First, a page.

The plants can live to be 20-30 years old. Scapes of white flowers with greenish yellow centers grow directly from the roots and spring pollination results in formation of seeds, which can form new plants. Dionaea can tolerate mild winters. In nurseries, specimens are usually propagated in vitro using plant tissue cultures. Some people like to grow them at home in aquariums, using sphagnum moss as the medium. They must be fed live insects- ugh!
Thus the mystery! A Venus flytrap has no nervous system, muscles or tendons. Botanists speculate that electrical current or movement of water through the leaves may be involved, but the mystery remains.
But this is not the end of the story of carnivorous plants.
The American pitcher plant, Sarracenia spp., has what is called a passive pitfall trap. Here the specialized leaves that become traps in the Venus flytrap, form tubes. The smell of the nectar entices insects into the tubes. They are caught and enzymes digest them. The tubes have brilliant colors in some of the Sarracenia species, purples, reds and greens, which may also attract the insects. Pitcher plants occur in the coastal states of the southeastern Unites States, from Alabama to the Carolinas. There are 8-11 species of these North American beauties, sometimes called trumpet plants.
Bladderworts (Utricularia spp.) are another of the carnivorous plants that have passive traps. The visible part of the plant is the flower, as this rootless plant is mostly under the surface of the substrate (soil or water) in which it grows. Again, the traps are specialized leaves in the shape of a bladder. The trigger hairs are not active; they create a vacuum, sucking in water along with insects. There are over 200 species in the wild, worldwide.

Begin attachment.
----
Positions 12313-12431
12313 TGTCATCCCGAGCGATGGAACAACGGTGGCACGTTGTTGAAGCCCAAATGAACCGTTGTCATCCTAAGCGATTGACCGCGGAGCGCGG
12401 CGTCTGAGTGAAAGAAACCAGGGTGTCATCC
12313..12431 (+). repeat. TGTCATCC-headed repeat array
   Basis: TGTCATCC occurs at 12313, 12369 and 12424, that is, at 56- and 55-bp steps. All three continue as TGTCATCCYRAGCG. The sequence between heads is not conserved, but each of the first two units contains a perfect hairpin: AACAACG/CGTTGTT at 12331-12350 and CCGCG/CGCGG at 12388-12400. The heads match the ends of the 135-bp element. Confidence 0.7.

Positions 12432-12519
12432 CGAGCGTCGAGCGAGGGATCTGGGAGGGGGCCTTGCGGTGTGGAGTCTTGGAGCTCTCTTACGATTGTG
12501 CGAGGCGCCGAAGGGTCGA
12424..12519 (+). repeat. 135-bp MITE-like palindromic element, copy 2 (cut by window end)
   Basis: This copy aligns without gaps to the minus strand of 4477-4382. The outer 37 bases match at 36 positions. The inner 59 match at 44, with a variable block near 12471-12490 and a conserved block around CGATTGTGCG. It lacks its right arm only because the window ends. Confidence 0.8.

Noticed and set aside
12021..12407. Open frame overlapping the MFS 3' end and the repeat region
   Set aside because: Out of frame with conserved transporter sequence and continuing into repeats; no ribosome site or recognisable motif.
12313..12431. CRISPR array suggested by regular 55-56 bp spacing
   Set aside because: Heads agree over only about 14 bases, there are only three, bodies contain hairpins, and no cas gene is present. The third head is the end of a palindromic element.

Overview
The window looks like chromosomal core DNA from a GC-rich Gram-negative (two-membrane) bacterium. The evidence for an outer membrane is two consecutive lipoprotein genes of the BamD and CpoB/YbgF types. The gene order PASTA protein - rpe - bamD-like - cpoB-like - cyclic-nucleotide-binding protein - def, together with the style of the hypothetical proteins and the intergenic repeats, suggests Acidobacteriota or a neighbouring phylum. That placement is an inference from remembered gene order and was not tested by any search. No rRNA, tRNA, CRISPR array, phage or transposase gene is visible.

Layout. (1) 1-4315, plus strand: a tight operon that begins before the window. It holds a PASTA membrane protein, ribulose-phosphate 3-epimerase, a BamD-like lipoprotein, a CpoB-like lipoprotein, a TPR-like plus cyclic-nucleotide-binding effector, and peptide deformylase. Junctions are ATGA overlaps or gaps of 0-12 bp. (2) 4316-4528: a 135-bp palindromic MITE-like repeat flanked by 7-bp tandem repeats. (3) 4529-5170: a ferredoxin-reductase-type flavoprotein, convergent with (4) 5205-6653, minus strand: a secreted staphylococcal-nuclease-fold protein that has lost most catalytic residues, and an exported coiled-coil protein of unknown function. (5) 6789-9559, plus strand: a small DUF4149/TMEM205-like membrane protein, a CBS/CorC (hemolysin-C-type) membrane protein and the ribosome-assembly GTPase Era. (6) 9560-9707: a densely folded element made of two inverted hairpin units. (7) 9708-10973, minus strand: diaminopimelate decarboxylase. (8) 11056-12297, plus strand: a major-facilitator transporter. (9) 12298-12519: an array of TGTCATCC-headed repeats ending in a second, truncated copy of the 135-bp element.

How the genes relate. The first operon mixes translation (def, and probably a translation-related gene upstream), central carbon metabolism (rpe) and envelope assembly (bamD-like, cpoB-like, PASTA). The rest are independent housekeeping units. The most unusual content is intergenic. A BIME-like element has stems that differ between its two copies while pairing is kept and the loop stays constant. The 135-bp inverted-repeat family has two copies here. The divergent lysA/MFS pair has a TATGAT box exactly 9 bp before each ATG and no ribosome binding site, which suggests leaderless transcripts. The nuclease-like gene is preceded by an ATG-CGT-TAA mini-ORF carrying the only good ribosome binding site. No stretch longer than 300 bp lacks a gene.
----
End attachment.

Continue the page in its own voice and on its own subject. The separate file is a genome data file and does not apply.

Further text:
Sundews (Drosera spp.) also occur worldwide. They are perennials that form rosettes with stems that can be prostrate or upright, from 1-100 cm., depending on the species. Some climbing varieties can reach 3 m. Mucilaginous glands tip hair-like tentacles with glistening, dewy drops, which are thick and sticky, catching insects much like being caught in a spider’s web. Sundews can live to be 50 years of age.
In mild climates these carnivores can also be grown outdoors, preferably in tubs for aquatic plants, with pure peat moss, watered with rain water or distilled water – very fussy if out of the wild. One could also dig a pond and line it with pond liner material. Naturally, outdoors they can catch their own bugs and do not have to be fed. This is possible to do if one is a dedicated fan of these unusual members of the botanical world.
But, perhaps the snapping of the Venus flytrap is not as mysterious as we thought? There are other sorts of movement that occur in the plant world. Nastic movement is in response to a stimulus, as the trapping of insects in carnivorous plants, but also is seen in the leaves of Mimosa, which curl in response to touch, heat and cooling. Phototropism is exhibited by plants such as sunflowers turning toward or away from light sources. The twining of vines, such as morning glories, up a tree is fascinating to behold.
Ballistichory is a tactic used to send seeds far away from a mother plant. Fruits explode in a dramatic way in lupins (Lupinus, spp.) in the pea, or Fabaceae family, and the mallow family, Malvaceae, to aid is widespread seed dispersal. Plants, being rooted, cannot move from their substrates. So, while these types of movement are not as creepy as those of carnivorous plants, they are undoubtedly moving! Hmmmm…
Thanks to Janice Tucker and Helen Woody for proofreading this article.
The Botanical Society of America
Live Science: “Venus Flytrap’s Speed Secret Revealed”, web site
Missouri Botanical Garden
National Geographic, ngm.nationalgeo.com
New York Times, November 28, 2016 article on Venus flytrap poaching
University of Illinois at Urbana, plantbio/greenhouse/vt_carniverous.html